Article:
Home / News
6. ON GETTING ON IN THE WORLD.
Not exactly the sort of thing for an idle fellow to think about, is it? But outsiders, you know, often see most of the game; and sitting in my arbor by the wayside, smoking my hookah of contentment and eating the sweet lotus-leaves of indolence, I can look out musingly upon the whirling throng that rolls and tumbles past me on the great high-road of life.
Never-ending is the wild procession. Day and night you can hear the quick tramp of the myriad feet--some running, some walking, some halting and lame; but all hastening, all eager in the feverish race, all straining life and limb and heart and soul to reach the ever-receding horizon of success.
Mark them as they surge along--men and women, old and young, gentle and simple, fair and foul, rich and poor, merry and sad--all hurrying, bustling, scrambling. The strong pushing aside the weak, the cunning creeping past the foolish; those behind elbowing those before; those in front kicking, as they run, at those behind. Look close and see the flitting show. Here is an old man panting for breath, and there a timid maiden driven by a hard and sharp-faced matron; here is a studious youth, reading "How to Get On in the World" and letting everybody pass him as he stumbles along with his eyes on his book; here is a bored-looking man, with a fashionably dressed woman jogging his elbow; here a boy gazing wistfully back at the sunny village that he never again will see; here, with a firm and easy step, strides a broad-shouldered man; and here, with stealthy tread, a thin-faced, stooping fellow dodges and shuffles upon his way; here, with gaze fixed always on the ground, an artful rogue carefully works his way from side to side of the road and thinks he is going forward; and here a youth with a noble face stands, hesitating as he looks from the distant goal to the mud beneath his feet.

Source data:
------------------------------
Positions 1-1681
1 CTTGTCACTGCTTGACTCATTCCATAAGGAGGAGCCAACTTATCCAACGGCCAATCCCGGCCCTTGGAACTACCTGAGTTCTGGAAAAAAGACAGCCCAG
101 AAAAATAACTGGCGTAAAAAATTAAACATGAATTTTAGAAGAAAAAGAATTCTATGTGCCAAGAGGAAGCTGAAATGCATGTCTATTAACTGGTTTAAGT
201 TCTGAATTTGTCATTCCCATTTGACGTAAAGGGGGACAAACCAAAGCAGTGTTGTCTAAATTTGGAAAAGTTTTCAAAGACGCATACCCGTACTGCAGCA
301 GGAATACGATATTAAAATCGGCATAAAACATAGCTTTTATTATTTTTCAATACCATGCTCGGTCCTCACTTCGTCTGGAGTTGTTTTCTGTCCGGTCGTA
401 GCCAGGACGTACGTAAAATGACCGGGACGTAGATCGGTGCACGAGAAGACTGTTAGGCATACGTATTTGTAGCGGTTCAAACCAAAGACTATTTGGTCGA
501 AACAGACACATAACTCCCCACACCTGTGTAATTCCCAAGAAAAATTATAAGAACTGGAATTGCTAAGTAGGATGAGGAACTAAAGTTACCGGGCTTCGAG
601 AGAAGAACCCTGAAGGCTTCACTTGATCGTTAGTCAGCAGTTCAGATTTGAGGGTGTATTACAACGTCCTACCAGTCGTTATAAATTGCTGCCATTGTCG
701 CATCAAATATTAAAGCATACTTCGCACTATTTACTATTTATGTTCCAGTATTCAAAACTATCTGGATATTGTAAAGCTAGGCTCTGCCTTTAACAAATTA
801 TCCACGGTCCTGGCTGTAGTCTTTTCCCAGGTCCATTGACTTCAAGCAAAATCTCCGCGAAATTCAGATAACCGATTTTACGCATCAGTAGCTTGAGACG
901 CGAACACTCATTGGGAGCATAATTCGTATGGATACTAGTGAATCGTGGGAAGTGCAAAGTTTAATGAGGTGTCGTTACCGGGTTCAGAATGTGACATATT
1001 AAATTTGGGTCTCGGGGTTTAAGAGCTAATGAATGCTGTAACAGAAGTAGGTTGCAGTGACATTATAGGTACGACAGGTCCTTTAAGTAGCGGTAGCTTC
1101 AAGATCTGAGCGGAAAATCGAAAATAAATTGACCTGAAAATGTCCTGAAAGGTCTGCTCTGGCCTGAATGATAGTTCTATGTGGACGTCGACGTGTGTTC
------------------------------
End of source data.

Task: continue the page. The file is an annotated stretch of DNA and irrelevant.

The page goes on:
And now into sight comes a fair girl, with her dainty face growing more wrinkled at every step, and now a care-worn man, and now a hopeful lad.
This is page 36 of 112. [Mark this Page]
Mark any page to add this title to Your Bookshelf. (0 / 10 books on shelf)
Buy a copy of Idle Thoughts of an Idle Fellow at Amazon.com
Customize text appearance:
(c) 2003-2012 LiteraturePage.com and Michael Moncur.
For information about public domain texts appearing here, read the copyright information and disclaimer.